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Dream Deceivers


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Editorial Reviews

Product Description

Two young men shoot themselves in a churchyard. Ray Belknap dies; James Vance - severely disfigured - survives. Their parents take heavy-metal icons Judas Priest to court, claiming the band "mesmerized" their sons. The unprecedented trial is the framework for this one-of-a-kind, Emmy-nominated documentary.

Review

"Not for the faint of heart." --Vogue

"Destined to cause a stir. Not just the band, but the parents, kids, and maybe even the judicial system are all on trial before the camera. Even-handed, sympathetic, but ultimately heartbreaking." --The Hollywood Reporter

"A monumental showdown between irreconcilable generations. A nightmare glimpse into America's spiritual drought and the way people fill that void with diametrically opposed faiths." --Interview Magazine

Product Details

  • Actors: Rob Halford, James Vance, K.K. Downing, Ian Hill, Glenn Tipton
  • Directors: David Van Taylor
  • Format: Multiple Formats, Closed-captioned, Color, Full Screen, NTSC, Subtitled
  • Language: English
  • Subtitles: English
  • Region: Region 1 (U.S. and Canada only. Read more about DVD formats.)
  • Aspect Ratio: 1.33:1
  • Number of discs: 1
  • Rated: NR (Not Rated)
  • Studio: First Run Features
  • DVD Release Date: August 5, 2014
  • Run Time: 58 minutes
  • Average Customer Review: 4.3 out of 5 stars  See all reviews (6 customer reviews)
  • ASIN: B00K7H3VFM
  • Amazon Best Sellers Rank: #84,559 in Movies & TV (See Top 100 in Movies & TV)

Customer Reviews

4.3 out of 5 stars
5 star
83%
4 star
0%
3 star
0%
2 star
0%
1 star
17%
See all 6 customer reviews
The judge in this case still inspires me that we can do better.
lbrlartist
She repeatedly minimizes horrible, tragic situations and takes no responsibly for exposing James to a life full of physical and emotional abuse.
Dr. KTGrrl
Elvis, the Beatles, Kiss and other groups have all rose to prominence among the young to the consternation of their elders.
Charles Ashbacher

Most Helpful Customer Reviews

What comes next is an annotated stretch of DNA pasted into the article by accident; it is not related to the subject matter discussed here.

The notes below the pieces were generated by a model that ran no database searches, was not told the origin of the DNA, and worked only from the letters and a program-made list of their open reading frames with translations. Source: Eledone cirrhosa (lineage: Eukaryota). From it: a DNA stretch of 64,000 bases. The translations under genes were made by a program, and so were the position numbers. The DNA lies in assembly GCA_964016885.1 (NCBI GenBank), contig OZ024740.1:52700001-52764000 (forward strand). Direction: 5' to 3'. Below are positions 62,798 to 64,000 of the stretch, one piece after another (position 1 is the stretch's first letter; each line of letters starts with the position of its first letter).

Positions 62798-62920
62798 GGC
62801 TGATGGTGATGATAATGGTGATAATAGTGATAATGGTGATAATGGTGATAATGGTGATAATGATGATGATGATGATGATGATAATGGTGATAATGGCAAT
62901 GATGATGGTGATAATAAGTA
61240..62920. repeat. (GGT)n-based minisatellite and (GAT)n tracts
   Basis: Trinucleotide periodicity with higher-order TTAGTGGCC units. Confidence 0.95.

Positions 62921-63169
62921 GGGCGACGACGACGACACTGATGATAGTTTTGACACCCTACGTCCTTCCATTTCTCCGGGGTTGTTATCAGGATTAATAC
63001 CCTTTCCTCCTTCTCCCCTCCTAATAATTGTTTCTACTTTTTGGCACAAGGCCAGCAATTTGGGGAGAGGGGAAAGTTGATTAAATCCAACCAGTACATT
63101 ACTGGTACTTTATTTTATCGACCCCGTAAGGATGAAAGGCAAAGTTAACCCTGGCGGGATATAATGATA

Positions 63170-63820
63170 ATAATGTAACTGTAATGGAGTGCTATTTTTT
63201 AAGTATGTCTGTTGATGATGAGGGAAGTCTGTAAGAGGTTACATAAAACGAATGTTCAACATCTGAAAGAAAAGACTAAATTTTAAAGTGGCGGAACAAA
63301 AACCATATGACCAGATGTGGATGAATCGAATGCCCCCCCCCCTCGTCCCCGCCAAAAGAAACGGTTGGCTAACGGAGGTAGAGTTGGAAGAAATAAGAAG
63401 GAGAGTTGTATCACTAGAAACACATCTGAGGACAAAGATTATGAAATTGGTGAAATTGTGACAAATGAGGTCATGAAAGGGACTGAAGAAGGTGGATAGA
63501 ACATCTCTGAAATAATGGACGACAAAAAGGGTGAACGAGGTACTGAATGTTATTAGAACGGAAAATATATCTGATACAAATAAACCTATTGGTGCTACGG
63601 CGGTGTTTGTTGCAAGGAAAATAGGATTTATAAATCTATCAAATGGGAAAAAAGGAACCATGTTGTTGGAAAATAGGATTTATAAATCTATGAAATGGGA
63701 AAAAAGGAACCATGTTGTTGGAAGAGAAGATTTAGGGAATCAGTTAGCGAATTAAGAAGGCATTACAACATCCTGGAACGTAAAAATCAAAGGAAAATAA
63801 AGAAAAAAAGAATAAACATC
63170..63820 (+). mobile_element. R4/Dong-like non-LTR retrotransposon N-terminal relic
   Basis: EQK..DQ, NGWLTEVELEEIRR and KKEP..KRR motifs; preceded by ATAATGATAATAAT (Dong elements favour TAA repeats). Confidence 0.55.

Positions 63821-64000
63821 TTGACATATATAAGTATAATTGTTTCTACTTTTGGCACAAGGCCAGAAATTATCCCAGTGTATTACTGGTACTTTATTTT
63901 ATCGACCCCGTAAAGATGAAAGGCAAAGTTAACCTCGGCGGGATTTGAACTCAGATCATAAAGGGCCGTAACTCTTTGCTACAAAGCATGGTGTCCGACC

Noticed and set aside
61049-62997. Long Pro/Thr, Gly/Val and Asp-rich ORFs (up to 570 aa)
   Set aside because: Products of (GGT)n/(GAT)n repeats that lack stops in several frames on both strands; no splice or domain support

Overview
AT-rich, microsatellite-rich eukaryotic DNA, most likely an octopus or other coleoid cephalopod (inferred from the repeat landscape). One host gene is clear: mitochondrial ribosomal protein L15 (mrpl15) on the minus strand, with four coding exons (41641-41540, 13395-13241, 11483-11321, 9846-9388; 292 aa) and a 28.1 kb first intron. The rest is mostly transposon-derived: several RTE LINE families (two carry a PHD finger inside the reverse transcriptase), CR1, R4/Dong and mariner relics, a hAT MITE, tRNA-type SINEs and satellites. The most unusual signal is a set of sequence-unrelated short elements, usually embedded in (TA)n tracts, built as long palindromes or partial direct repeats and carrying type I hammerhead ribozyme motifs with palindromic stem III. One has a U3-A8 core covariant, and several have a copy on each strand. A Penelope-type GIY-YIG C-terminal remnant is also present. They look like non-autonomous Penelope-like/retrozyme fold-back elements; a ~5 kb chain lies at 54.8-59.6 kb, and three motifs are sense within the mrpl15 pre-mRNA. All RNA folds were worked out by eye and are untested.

10 of 10 people found the following review helpful By Dr. KTGrrl on August 9, 2014
I've never listened to Heavy Metal or even remember this legal case when it happened but after watching Dream Deceivers I was so haunted by it, it stayed with me for days.

The story is sad and the images are gruesome. Those unfamiliar with case, it's about two teenagers who attempted suicide by shooting themselves with a sawed off shotgun; Ray Belknap died instantly but James Vance survives only to be horribly disfigured. He's difficult to watch and later blames their actions on subliminal messages embedded in Judas Priest songs; essentially the music literally drove them "to do it." The argument seems ludicrous now and having grown up with N.W.A's, Straight Out of Compton incomprehensible to me. Dream Deceivers documents the court case, explores their unhappiness, briefly touches on issues of personal responsibly and attempts to give you a better understand of their lives through interviews with like-minded Heavy Metal fans.

While the court case and debate over subliminal messages are interesting I found the cast of characters to be far more fascinating. The members of Judas Priest are featured and their perspective is essential to the story but I was riveted by the interviews with James, his parents and Ray's family. Each has different reasons for blaming the music and I found the psychology behind their motives intriguing.

For me, James's mother Phyllis was the most unnerving. Although his disfigurement is depressing I found her to be far more disturbing. She's prominently featured in the film and it's easy to see why she blames Heavy Metal for her son's problems. This sanctimonious, "born again," woman easily quotes the bible but cannot remember if her son was unhappy.